Horror has always been considered the seediest genre of film. From the monster movies of the 1930s to the slashers of the 80s, horror has been eliciting the shrieks and opposition of the general public throughout its existence.

Oddly enough though, the 2010s has seen a more mainstream acceptance of horror. Some attribute this to audience's changing tastes and acceptance of more violent imagery and gore. Others attribute it to a changing genre and the evolution of a sophisticated sub-genre fans call, "elevated horror".

Where We've Been

Throughout the 2000s, many saw horror as a genre stagnating. Various franchises that had once induced a fearful excitement in audiences were using the same old tricks and scares. 

M. Winegarner, a second year Interpreting major, was a horror fan during this era.

“I had seen the stacks of reboots, remakes and sequels, and now we’re getting something new,” Winegarner said.

That newness can be traced back to the popular horror film studio, Blumhouse Productions, and their first smash hit “Paranormal Activity”. This low-budget ghost film opened the floodgates for similar successes that showed a mastery of the genre’s decades old tropes and quirks.

While the Blumhouse films of the early 2010s reinvigorated horror’s deteriorating image among audiences, they didn’t exactly elevate things. They still played by the many established rules of the genre and weren’t breaking new ground in terms of story and theme. That was until “Get Out” was released, directed by Jordan Peele.

The 2017 film showed that general audiences could accept a horror film that was trying to do much more than make them jump in their seats. Winning the Academy Award for Best Screenplay, “Get Out” opened the door for a similar group of films looking to more intelligently scare audiences.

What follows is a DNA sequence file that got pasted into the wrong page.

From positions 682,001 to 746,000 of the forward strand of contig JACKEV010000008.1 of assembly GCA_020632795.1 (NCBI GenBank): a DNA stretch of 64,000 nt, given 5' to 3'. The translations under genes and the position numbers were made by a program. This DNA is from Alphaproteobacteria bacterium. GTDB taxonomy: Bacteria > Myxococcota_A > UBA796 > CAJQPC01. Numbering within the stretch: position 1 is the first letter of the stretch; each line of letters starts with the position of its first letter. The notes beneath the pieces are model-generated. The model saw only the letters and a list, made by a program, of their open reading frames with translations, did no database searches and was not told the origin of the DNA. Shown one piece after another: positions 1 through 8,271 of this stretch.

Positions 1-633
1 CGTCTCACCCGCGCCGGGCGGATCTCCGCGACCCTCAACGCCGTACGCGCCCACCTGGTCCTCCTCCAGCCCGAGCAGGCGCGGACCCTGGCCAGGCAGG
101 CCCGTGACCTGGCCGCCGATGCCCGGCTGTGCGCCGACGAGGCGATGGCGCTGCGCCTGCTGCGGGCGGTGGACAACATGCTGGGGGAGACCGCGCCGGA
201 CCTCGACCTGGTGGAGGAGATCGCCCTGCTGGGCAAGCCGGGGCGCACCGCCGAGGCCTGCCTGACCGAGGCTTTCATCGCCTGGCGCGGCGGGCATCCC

Throughout the late 2010s, films such as “Hereditary”, “Us”, “The Lighthouse” and “Midsommar” seemed to redefine the genre. In the eye of the mainstream, there was a change from cheap and trashy to trendy and cerebral.

Looking from the outside in, things may seem a bit complicated. What do fans of the genre think about elevated horror ?

Going to the Next Level

Well, for Winegarner, it’s the additional analytical layer that they don’t see in a lot of older horror films.

“I appreciate the depth that comes with more modern horror. It isn’t just horror for horrors-sake. It gives you a little bit more,” Winegarner said.

“I appreciate the depth that comes with more modern horror. It isn’t just horror for horrors-sake. It gives you a little bit more.”

A lot of audiences believe that elevated horror does more leg work in getting you to relate to the characters before it scares the pants off of the people watching.

Winegarner agreed, “I like the thought process of giving the situation and then determining how we deal with it intelligently.”

Usually, these situations have some sort of deeper social context too.

“Old films may have had messages, but they weren’t in the forefront of the story. Newer ones have a message that’s right in your face,” Winegarner said.

All together, films described as elevated horror, often attack the viewer not just emotionally, the way you expect a horror film too, but intellectually and socially too.